More than just a nit nurse
PUBLISHED: 09:00 30 August 2002 | UPDATED: 12:33 03 March 2010
Don't mention the words Nit Nurse!
School nurses don't check for head lice any more -they advise parents instead, and there's a whole lot more to the job these days, as Health and Social Services Editor Tracey Sparling found out.
Don't mention the words Nit Nurse!
School nurses don't check for head lice any more –they advise parents instead, and there's a whole lot more to the job these days, as Health and Social Services Editor Tracey Sparling found out.
Aspects of the school nursing in Suffolk are to be copied thousands of miles away, but closer to home the pressures of the job are being keenly felt.
OUR corner of Suffolk and the richest Arab state may be worlds apart, but Barbara Richardson-Todd didn't hesitate to pack her bags when she was invited to spread the word about the school nurse's role.
She wrote a 150-page research dissertation for her degree, about how GPs didn't fully understand her job, which is due to be published soon in the journal Primary Health Care.
Organisers of the First International School Health Conference in Abu Dhabi wanted to know more.
And on taking up their invitation to visit the United Arab Emirates, Barbara was quickly amazed at the differences – including their emphasis on the purely physical aspects of child health.
Barbara, who also presented her dissertation at an Ipswich Hospital nurses convention and had an article about her trip in Community Practitioner, said: "In England, we are concerned for the child's holistic health needs – physically, psychologically, emotionally - including issues about sexual health and teenage pregnancy."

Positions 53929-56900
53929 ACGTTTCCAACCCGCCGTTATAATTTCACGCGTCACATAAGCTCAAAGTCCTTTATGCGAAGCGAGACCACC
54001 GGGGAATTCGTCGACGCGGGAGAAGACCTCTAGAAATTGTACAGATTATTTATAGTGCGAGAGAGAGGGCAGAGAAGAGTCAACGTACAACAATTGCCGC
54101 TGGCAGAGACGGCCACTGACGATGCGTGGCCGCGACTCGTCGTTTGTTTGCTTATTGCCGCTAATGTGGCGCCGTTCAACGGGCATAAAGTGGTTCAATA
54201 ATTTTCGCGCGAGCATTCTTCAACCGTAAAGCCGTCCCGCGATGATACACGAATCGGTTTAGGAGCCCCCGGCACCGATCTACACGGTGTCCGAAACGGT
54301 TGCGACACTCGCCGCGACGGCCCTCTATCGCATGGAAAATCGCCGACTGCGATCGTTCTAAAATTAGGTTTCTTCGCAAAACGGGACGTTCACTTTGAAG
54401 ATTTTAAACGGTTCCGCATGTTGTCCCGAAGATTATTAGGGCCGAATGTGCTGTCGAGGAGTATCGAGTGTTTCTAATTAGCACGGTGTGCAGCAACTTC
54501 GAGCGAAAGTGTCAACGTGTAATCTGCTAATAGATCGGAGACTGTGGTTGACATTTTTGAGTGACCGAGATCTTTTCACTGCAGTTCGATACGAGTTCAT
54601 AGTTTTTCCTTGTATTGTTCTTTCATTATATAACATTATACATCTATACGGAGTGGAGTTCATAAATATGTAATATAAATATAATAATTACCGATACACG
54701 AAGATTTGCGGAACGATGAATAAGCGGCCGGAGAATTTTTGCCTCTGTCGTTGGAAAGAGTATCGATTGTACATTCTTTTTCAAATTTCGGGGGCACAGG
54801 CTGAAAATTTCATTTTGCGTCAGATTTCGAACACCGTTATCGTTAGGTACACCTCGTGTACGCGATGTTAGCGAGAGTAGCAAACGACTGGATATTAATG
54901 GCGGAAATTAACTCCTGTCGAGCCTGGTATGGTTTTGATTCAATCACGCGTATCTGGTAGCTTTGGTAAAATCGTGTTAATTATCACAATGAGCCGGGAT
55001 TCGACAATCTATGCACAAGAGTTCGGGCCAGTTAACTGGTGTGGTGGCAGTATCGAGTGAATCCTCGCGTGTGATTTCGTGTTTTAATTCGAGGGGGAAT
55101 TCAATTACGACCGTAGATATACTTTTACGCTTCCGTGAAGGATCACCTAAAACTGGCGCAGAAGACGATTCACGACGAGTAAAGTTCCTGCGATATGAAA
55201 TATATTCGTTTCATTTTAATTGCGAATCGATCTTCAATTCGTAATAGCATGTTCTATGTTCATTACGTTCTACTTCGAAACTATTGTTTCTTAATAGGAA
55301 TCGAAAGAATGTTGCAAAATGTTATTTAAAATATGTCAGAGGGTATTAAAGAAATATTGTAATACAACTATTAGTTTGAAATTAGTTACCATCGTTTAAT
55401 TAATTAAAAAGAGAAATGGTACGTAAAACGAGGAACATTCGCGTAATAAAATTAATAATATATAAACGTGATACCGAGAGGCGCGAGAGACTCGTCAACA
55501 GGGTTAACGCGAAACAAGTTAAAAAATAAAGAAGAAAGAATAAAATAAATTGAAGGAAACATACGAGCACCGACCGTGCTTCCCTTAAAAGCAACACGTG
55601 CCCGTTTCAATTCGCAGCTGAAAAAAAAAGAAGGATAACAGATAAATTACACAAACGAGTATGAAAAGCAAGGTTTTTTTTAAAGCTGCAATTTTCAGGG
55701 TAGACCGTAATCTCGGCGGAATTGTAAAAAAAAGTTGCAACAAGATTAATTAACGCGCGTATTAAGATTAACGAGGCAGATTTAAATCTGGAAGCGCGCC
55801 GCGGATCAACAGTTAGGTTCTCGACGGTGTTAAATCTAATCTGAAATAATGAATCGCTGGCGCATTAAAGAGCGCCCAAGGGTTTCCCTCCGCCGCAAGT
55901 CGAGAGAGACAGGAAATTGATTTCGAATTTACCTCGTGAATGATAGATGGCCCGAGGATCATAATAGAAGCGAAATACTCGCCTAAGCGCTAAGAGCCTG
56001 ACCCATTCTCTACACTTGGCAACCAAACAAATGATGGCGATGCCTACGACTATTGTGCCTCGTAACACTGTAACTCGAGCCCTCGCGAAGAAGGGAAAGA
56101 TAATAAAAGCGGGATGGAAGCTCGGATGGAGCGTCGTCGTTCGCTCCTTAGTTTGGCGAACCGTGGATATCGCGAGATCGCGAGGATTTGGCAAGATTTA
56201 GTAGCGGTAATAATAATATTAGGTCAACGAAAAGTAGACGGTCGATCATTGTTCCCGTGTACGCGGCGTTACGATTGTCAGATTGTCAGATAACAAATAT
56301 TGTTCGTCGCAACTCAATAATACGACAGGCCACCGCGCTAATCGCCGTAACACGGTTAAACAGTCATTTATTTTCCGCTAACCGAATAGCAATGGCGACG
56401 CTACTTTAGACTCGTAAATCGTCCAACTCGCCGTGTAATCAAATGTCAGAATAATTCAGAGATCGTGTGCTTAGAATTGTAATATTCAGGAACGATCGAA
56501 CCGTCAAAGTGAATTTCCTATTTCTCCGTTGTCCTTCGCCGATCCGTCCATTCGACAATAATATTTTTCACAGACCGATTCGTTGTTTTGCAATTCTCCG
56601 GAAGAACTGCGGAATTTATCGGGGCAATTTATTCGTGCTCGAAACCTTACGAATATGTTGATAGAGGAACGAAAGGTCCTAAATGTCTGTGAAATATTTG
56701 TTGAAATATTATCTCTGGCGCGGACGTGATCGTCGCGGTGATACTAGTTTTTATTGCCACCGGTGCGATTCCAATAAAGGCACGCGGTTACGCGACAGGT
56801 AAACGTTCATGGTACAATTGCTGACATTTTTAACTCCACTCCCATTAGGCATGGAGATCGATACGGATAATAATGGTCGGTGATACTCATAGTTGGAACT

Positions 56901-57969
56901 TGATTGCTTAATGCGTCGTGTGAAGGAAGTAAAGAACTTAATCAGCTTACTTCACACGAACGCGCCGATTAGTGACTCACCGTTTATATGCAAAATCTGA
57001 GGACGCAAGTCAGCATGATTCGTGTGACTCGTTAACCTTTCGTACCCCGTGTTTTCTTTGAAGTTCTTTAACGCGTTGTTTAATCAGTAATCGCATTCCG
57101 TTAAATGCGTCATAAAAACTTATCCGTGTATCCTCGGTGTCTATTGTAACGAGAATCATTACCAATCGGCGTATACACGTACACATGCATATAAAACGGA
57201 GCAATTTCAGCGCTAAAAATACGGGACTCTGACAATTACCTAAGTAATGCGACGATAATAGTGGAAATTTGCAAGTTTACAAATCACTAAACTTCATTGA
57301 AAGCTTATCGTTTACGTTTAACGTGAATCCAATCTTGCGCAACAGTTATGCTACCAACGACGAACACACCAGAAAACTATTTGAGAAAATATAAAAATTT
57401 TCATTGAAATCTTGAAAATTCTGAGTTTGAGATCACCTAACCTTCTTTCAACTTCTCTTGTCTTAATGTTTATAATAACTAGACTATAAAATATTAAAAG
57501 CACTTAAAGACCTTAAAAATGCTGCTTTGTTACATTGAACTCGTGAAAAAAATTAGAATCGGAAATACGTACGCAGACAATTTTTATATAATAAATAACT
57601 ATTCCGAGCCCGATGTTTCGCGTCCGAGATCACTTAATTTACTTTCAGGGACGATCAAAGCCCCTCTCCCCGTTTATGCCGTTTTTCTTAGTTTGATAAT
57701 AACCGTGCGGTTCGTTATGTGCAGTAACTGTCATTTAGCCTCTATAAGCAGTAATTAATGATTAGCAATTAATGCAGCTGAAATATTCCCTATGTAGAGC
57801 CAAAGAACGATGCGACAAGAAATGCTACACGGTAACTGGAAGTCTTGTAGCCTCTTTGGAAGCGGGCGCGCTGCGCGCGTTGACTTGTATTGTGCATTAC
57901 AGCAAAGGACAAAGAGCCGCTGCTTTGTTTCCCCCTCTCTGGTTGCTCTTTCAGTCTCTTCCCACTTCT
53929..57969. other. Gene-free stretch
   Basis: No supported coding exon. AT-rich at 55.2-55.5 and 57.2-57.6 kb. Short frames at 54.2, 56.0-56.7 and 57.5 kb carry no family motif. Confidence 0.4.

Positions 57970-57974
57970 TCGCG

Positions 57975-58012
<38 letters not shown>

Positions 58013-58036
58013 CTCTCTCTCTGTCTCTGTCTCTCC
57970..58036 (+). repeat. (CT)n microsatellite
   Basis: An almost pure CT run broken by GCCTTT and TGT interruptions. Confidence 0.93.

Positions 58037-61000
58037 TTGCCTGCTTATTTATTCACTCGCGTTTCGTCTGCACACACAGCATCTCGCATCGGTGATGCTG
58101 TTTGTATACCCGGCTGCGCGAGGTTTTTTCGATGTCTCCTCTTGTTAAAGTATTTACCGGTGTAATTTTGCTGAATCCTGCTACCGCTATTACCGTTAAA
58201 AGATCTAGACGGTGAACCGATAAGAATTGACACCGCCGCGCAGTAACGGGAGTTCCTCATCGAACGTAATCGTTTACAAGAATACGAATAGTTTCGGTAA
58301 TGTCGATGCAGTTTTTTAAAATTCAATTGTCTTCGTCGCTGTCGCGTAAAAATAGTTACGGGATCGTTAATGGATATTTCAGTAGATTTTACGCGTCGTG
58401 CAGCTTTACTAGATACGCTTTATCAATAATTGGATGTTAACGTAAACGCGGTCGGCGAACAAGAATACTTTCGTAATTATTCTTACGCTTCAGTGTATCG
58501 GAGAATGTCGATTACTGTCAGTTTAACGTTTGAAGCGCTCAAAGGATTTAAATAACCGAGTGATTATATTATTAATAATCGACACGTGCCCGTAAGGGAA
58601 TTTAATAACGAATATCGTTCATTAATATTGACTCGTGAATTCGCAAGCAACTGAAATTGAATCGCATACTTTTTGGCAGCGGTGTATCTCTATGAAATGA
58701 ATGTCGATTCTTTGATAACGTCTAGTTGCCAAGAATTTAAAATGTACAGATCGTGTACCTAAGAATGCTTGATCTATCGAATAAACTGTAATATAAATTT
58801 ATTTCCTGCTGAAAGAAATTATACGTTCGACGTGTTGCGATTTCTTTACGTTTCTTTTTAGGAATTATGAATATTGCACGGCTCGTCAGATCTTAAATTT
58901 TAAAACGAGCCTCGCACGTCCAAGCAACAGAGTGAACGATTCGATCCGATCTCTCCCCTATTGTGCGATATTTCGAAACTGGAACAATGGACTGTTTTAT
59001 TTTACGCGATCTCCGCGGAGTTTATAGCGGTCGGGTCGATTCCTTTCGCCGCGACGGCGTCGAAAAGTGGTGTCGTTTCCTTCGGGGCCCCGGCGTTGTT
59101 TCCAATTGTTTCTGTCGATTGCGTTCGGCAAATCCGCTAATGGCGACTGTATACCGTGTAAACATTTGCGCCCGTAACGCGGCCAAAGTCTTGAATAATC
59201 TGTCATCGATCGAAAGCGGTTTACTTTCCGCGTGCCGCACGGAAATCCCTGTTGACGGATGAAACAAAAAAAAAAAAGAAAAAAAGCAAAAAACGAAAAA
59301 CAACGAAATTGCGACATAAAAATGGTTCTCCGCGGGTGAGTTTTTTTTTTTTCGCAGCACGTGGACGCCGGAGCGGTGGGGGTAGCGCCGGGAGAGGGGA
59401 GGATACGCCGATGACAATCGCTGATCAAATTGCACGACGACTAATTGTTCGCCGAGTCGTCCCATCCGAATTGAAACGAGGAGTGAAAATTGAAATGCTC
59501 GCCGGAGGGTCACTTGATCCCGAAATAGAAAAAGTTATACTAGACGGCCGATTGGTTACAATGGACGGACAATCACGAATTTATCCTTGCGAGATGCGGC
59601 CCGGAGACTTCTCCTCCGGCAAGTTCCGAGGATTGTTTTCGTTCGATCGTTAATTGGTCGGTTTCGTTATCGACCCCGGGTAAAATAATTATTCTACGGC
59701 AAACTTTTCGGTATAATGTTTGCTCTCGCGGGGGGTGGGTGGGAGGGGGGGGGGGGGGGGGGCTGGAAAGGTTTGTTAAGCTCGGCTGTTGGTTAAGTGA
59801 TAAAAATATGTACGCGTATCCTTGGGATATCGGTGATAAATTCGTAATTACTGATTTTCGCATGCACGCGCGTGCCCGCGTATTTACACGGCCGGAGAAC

She said: "We have 4,000 pupils and most of us work part time, while they have 500-900 and work full time. The school nurses in the Middle East have reams of medical notes about each pupil.
"But they seem very isolated and don't have organisations like the Royal College of Nursing to bring them together to share ideas.
"The school I visited also had its own dentist and a doctor three mornings a week, because so many pupils have rotten teeth from eating too many sweets. The pupils are either very obese of very malnourished."
"UAE nurses have a curative role, and deal mostly with dental care and nutrition."
Delegates at the conference had never heard of drop-in centres, and seemed keen to try and set some up.
Back in England, Barbara returned to a hectic job.
She said: "Our role is preventative health – immunisation, promoting healthy lifestyles and healthy schools, such as sexual health, working with parents to support families, drop-in-sessions, and working with other agencies – rather than dealing with sick children. School first aiders do that, and administer medicine. We are all registered nurses with something extra – extra qualifications in subjects like counselling, family planning or nursing sick children."
The former teacher and school nurse of 15 years, said: "When we explain to GPs what we actually do, they are usually surprised to see how much is involved. A lot of parents still see us as 'the nit nurses' but we have to be all things to all men – have a wide knowledge of all subjects."